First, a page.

Equity and Access: Tackling Attrition in a Rural 2-year HSI Enrolling Disproportionally High Numbers of STEM, Part-time, and Female Students
This adaptive case study will engage first year, second year, and remote students, together with faculty, administrators, and support staff in mapping factors contributing to attrition of newly matriculated students, at the smallest 2-year community college in New Mexico State University system, an HSI with an overwhelming student interest in STEM. This collaborative team will engage in two parallel tasks: (1) analyzing content and structure of course offerings with high part-time student attrition and (2) organizing student feedback sessions through peer-led interviews and surveys. Each engagement will generate a list of recommended courses, advising, and student training guidelines, aimed at revising internal processes and courses to encourage student success.
Equity and Assessment: Ensuring “Servingness” through Novel Classroom Observation Tools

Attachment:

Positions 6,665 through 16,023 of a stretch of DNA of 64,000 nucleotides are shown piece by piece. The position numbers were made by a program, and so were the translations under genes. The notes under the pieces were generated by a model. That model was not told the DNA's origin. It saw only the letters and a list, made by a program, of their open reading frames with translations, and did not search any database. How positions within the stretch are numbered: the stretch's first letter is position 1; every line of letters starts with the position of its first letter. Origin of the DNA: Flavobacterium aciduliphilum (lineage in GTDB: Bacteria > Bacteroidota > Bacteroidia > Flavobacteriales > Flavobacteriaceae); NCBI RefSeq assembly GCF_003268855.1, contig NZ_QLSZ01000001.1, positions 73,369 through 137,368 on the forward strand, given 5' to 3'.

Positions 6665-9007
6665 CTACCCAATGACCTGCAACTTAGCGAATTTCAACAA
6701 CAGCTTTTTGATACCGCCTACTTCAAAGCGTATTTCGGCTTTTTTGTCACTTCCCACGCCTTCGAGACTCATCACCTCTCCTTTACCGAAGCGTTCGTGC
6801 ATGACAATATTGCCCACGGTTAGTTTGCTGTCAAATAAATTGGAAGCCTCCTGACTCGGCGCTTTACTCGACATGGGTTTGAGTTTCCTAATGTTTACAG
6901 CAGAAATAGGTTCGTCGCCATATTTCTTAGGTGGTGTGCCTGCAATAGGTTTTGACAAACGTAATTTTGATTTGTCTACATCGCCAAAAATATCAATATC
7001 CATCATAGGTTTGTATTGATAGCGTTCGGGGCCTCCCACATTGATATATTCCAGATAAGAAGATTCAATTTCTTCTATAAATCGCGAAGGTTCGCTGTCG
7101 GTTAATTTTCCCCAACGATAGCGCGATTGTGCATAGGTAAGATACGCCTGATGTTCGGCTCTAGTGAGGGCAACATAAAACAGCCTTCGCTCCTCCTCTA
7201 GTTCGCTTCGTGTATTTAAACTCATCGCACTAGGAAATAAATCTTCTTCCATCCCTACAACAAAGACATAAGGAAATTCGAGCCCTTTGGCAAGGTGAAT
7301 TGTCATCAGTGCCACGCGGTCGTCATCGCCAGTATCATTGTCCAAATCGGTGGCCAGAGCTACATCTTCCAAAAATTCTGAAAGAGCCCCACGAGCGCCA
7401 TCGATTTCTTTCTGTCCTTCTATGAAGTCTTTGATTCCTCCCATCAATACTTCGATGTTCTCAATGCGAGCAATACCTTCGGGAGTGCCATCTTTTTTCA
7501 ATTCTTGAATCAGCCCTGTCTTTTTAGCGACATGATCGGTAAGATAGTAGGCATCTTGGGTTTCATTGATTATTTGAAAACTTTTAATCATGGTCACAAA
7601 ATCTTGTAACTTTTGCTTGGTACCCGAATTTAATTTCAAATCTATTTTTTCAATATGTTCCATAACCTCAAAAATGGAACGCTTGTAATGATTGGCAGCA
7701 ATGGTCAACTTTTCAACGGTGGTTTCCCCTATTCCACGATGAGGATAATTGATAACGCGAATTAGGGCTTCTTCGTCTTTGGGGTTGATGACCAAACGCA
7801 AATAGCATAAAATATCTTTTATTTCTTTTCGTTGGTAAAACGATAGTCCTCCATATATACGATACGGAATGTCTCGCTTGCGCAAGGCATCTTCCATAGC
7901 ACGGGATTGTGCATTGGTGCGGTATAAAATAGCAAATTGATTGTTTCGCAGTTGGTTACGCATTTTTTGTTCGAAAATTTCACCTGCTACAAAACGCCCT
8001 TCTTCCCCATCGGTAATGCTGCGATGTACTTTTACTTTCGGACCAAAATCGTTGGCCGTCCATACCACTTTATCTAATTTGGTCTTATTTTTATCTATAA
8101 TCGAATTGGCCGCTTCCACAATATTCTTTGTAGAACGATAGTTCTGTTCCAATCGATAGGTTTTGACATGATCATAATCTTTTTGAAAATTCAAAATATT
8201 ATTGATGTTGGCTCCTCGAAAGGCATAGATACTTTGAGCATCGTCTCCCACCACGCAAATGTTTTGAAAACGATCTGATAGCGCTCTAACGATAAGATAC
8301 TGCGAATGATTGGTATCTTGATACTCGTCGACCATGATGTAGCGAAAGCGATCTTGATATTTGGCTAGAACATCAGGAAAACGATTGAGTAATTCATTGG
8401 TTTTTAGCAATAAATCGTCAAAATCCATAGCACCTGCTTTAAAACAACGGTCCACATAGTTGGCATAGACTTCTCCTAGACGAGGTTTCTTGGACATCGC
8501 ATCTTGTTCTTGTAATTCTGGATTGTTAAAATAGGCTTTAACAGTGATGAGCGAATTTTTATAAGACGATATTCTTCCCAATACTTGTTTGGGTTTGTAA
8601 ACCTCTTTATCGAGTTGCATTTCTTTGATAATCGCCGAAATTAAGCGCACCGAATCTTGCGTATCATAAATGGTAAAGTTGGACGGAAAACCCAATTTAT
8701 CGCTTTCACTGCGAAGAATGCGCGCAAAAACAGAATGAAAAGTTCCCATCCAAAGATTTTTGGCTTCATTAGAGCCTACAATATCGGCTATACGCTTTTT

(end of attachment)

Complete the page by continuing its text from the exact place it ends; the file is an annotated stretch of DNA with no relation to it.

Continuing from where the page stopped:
UA South, Secondary Teacher Education Program
This adaptive case study will investigate the development and validation of an assessment tool to measure how well math and science school teachers integrate equity literacy (EL) training in their K-12 STEM classrooms. The team of faculty, classroom observers, and evaluation experts will work with masters students who are concurrently teachers of record in highly diverse southwestern schools. The engagement will serve to (1) determine the extent to which teachers’ self-reported efficacy of the EL coursework converges with observational measures of EL, and (2) illustrate a process for developing capacity and tools to ensure “servingness” of classroom teachers of Hispanic students.
Equity in Assessment: Enacting Core Values at an R1 Hispanic Serving Institution
UA, Department of Speech, Language and Hearing Sciences
This adaptive case study will engage a vertically-integrated team in building institutional capacity to conduct more holistic and inclusive high-stakes student review processes in Speech, Language, and Hearing Sciences at the University of Arizona (UA), one of the few HSIs with accredited graduate STEM programs in this field, that is also top-10 ranked nationally. Guided by a cultural wealth model, the broadening of metrics pursued in this study will (1) address the staggering minority-representation gap in this field both nationally and in the southwestern US, and (2) provide greater visibility of the value added to the field by individuals from diverse backgrounds, due to the integral part language plays in performing job duties, and improving quality of life of individuals and families experiencing communication disorders.